Employers should be mindful not to be too quick to take the option of dismissal however, because individuals should have the rights of appeal against their dismissal, as in the case of Afza vs East London Pizza.

Workers (Definition and Rights) Bill

One thing to really pay attention to is this bill, which is expected to amend the very definition of the worker; to make provisions of worker’s rights, and all connected purposes therein. This is very important to know when workers can be classified as employees instead of self-employed.

All workers including zero hour and causal workers could receive basic rights, payslips, and terms of conditions of employment from day one. Already one of the landmark cases in the push back against the gig economy, the tribunal has ruled that Hermes couriers are workers, not self-employed independent contractors, and thus were due minimum wage, holiday pay, and back pay for unlawful deductions to their salary.

 

Conclusions

For employers and employees the most significant are the laws specifying changes minimum wage, in taxation and contributions. These have the most immediate impact on income and profitability. However, perhaps the two most important employment legislation in 2018 are regards:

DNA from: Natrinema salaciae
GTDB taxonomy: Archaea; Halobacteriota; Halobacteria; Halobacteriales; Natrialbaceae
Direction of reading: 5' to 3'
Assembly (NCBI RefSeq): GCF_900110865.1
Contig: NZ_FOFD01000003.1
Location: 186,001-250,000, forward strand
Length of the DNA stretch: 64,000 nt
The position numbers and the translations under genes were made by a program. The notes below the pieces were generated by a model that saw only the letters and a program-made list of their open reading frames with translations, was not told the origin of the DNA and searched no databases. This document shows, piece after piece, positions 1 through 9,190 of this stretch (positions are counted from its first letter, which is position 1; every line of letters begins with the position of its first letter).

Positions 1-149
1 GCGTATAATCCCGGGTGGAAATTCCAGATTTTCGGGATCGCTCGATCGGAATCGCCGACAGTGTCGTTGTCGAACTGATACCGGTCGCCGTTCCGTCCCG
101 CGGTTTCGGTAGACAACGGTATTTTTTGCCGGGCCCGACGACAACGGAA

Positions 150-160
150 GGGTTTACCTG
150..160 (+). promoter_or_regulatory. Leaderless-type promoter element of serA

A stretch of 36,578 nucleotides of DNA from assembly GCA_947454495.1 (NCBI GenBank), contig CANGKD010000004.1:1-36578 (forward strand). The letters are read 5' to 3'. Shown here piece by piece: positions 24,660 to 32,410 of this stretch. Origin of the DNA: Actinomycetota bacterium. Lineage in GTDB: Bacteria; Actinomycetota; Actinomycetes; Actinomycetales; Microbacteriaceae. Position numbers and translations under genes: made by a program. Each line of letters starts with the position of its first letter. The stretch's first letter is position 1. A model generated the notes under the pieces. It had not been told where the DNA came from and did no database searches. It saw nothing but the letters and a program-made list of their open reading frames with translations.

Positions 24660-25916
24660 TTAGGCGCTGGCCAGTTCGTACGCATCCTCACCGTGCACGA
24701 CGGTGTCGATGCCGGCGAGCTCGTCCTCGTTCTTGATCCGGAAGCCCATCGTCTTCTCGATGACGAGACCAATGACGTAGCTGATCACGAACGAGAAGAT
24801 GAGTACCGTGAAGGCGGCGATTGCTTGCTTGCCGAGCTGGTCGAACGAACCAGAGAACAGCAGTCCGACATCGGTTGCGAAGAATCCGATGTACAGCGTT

1) Employment Status of Workers
2) Gender Pay Gap

Sure there’s the whole Brexit situation to worry everyone, but these two have the largest long-term influence in the way we work. It is difficult to estimate with accuracy the number of people in zero-hour contracts. Figures gathered by the Labor Force Survey and Business Survey show between 900,000 to 1.8 million.

About 18% of those working in Zero-Hour Contracts are in education, showing how the flexibility of such contracts may be a benefit to students. However, approximately 4% of working adults are estimated to be working in the gig economy.

A change in the employment culture may in the short term mean less profits but pay off later in increased diligence and employee loyalty if independent contractual workers can have the right to negotiate for long-term employment after a span of time.

Meanwhile, the gender pay gap is a similar but distinctly its own issue from gender pay inequality or wage discrimination, which has already been set in the “equal work for equal pay” Equality Act 2010.